How to pick your string library in Haskell
Notice. Following a critique from Bryan O’Sullivan, I’ve restructured the page.
“How do the different text handling libraries compare, and when should we use which package?” asks Chris Eidhof. The latter question is easier to answer. Use bytestring for binary data—raw bits and bytes with no explicit information as to semantic meaning. Use text for Unicode data representing human written languages, usually represented as binary data equipped with a character encoding. Both (especially bytestring) are widely used and are likely to become—if they are not already—standards.
There are, however, a lot more niche string handling libraries on Hackage. Having not used all of them in substantial projects, I will refrain on judging them on stability or implementation; instead, we’ll categorize them on the niche they fill. There are several axes that a string library or module may be categorized on:
- Binary or text? Binary is raw bits and bytes: it carries no explicit information about what a 0 or 0x0A means. Text is meant to represent human language and is usually binary data equipped with a character encoding. This is the most important distinction for a programmer to know about.
- If text, ASCII, 8-bit or Unicode? ASCII is simple but English-only; 8-bit (e.g. Latin-1) is ubiquitous and frequently necessary for backwards compatibility; Unicode is the “Right Way” but somewhat complicated. Unicode further asks, What in-memory encoding? UTF-16 is easy to process while UTF-8 can be twice as memory efficient for English text. Most languages pick Unicode and UTF-16 for the programmer.
- Unpacked or packed? Unpacked strings, the native choice, are just linked lists of characters. Packed strings are classic C arrays, allowing efficient processing and memory use. Most languages use packed strings: Haskell is notable (or perhaps notorious) in its usage of linked lists.
- Lazy or strict? Laziness is more flexible, allowing for things like streaming. Strict strings must be held in memory in their entirety, but can be faster when the whole string would have needed to be computed anyway. Packed lazy representations tend to use chunking to reduce the number of generated thunks. Needless to say, strict strings are the classic interpretation, although lazy strings have useful applications for streaming.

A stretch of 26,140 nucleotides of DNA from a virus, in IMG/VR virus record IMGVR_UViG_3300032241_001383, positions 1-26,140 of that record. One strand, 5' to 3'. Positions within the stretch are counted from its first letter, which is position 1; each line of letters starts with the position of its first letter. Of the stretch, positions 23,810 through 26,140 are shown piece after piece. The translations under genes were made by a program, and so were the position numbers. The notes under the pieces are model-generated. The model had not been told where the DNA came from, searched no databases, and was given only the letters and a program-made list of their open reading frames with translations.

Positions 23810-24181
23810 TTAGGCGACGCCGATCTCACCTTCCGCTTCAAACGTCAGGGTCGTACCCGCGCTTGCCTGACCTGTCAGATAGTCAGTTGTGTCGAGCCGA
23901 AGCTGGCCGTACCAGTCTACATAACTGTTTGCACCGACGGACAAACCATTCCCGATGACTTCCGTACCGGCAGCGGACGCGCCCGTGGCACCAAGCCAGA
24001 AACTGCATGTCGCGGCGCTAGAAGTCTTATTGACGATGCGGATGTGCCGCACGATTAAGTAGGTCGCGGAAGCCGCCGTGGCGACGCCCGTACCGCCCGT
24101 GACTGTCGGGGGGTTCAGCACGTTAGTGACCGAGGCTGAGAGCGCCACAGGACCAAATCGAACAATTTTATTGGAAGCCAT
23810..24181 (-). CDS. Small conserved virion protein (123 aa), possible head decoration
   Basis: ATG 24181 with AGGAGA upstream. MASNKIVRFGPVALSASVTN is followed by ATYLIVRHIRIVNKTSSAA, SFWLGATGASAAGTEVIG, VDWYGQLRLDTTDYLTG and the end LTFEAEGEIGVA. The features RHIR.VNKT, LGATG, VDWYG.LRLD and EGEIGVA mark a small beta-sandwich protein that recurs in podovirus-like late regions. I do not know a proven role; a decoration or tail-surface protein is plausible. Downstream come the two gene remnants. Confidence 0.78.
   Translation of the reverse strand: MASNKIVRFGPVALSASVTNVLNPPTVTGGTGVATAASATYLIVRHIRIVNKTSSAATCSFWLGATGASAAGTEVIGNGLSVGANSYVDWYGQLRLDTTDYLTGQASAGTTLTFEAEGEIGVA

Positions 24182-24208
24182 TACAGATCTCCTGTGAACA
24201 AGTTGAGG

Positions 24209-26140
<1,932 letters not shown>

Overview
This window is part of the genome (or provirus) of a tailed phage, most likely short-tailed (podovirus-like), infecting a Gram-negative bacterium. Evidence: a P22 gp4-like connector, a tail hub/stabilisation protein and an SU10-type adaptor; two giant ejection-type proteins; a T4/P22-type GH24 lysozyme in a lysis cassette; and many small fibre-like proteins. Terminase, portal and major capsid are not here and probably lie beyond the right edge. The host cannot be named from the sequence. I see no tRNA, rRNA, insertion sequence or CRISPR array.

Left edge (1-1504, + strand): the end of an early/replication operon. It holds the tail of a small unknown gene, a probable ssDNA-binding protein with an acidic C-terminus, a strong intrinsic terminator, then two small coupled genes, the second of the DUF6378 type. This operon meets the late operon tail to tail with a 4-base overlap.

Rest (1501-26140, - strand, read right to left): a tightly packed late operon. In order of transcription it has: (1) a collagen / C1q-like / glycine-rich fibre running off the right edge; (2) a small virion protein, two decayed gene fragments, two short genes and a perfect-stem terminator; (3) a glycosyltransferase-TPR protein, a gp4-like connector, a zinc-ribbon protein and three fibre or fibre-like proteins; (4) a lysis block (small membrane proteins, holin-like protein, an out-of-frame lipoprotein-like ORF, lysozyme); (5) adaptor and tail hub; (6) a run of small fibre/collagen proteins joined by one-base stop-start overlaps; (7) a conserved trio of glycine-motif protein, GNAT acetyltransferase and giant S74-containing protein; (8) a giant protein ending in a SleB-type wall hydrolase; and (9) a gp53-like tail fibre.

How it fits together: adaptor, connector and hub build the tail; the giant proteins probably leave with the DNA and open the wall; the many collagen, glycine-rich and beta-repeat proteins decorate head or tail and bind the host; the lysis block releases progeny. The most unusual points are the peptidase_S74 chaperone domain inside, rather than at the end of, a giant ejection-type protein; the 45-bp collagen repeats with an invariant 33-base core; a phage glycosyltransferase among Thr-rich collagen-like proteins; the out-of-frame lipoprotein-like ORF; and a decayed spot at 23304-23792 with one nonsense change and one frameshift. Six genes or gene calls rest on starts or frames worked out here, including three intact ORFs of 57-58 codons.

Based on these questions, here are where the string libraries of Hackage fall:
- Lazy: Data.ByteString.Lazy
- Strict: Data.ByteString
- ASCII or 8-bit:
- Packed and lazy: Data.ByteString.Lazy.Char8
- Packed and strict: Data.ByteString.Char8, Data.CompactString.ASCII or Data.CompactString with Latin1
- UTF-32, unpacked and lazy: [Char] (not a library, but if it was, this is where it would fall)
- Packed and lazy: Data.Text.Lazy
- Packed and strict: Data.Text or Data.CompactString.UTF16
- Unpacked and lazy: Codec.Binary.UTF8.Generic contains generic operations that can be used to process [Word8].
- Packed and lazy: Data.ByteString.Lazy.UTF8
- Packed and strict: Data.CompactString.UTF8 or Data.ByteString.UTF8
- Compact (UTF-8-like), packed and strict: Data.CompactString with Compact
- ASCII or 8-bit:
Beyond in-memory encoding, there is also a question of source and target encodings: hopefully something normal, but occasionally you get Shift_JIS text and you need to do something to it. You can convert it to Unicode with encoding (handles String or strict/lazy ByteString with possibility for extension with ByteSource and ByteSink) or iconv (handles strict/lazy ByteString).
Well done, mortal! But now thou must face the final Test...--More-- Wizard the Evoker St:10 Dx:14 Co:12 In:16 Wi:11 Ch:12 Chaotic Dlvl:BMP $:0 HP:11(11) Pw:7(7) AC:9 Xp:1/0 T:1
Alt text. Yeah, I got to the Supplementary Special-purpose Plane, but then I got killed by TAG LATIN CAPITAL LETTER A. It looked like a normal A so I assumed it was just an Archon...